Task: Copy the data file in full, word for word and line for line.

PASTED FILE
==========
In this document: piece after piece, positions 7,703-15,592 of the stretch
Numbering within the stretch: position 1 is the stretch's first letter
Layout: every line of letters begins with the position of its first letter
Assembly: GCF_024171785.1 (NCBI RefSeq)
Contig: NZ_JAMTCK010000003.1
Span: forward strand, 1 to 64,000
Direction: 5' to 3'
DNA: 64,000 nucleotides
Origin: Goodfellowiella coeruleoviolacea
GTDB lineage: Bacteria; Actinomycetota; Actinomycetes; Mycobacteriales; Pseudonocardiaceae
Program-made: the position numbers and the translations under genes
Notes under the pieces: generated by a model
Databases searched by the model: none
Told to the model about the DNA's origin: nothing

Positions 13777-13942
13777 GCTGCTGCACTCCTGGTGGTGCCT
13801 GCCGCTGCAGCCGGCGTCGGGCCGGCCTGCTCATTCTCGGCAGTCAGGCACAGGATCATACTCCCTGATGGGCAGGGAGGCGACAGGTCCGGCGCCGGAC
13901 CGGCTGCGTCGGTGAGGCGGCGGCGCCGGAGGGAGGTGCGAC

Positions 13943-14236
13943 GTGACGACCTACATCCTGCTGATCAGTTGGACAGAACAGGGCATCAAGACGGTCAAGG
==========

In this document: piece after piece, positions 7,703-15,592 of the stretch
Numbering within the stretch: position 1 is the stretch's first letter
Layout: every line of letters begins with the position of its first letter
Assembly: GCF_024171785.1 (NCBI RefSeq)
Contig: NZ_JAMTCK010000003.1
Span: forward strand, 1 to 64,000
Direction: 5' to 3'
DNA: 64,000 nucleotides
Origin: Goodfellowiella coeruleoviolacea
GTDB lineage: Bacteria; Actinomycetota; Actinomycetes; Mycobacteriales; Pseudonocardiaceae
Program-made: the position numbers and the translations under genes
Notes under the pieces: generated by a model
Databases searched by the model: none
Told to the model about the DNA's origin: nothing

Positions 13777-13942
13777 GCTGCTGCACTCCTGGTGGTGCCT
13801 GCCGCTGCAGCCGGCGTCGGGCCGGCCTGCTCATTCTCGGCAGTCAGGCACAGGATCATACTCCCTGATGGGCAGGGAGGCGACAGGTCCGGCGCCGGAC
13901 CGGCTGCGTCGGTGAGGCGGCGGCGCCGGAGGGAGGTGCGAC

Positions 13943-14236
13943 GTGACGACCTACATCCTGCTGATCAGTTGGACAGAACAGGGCATCAAGACGGTCAAGG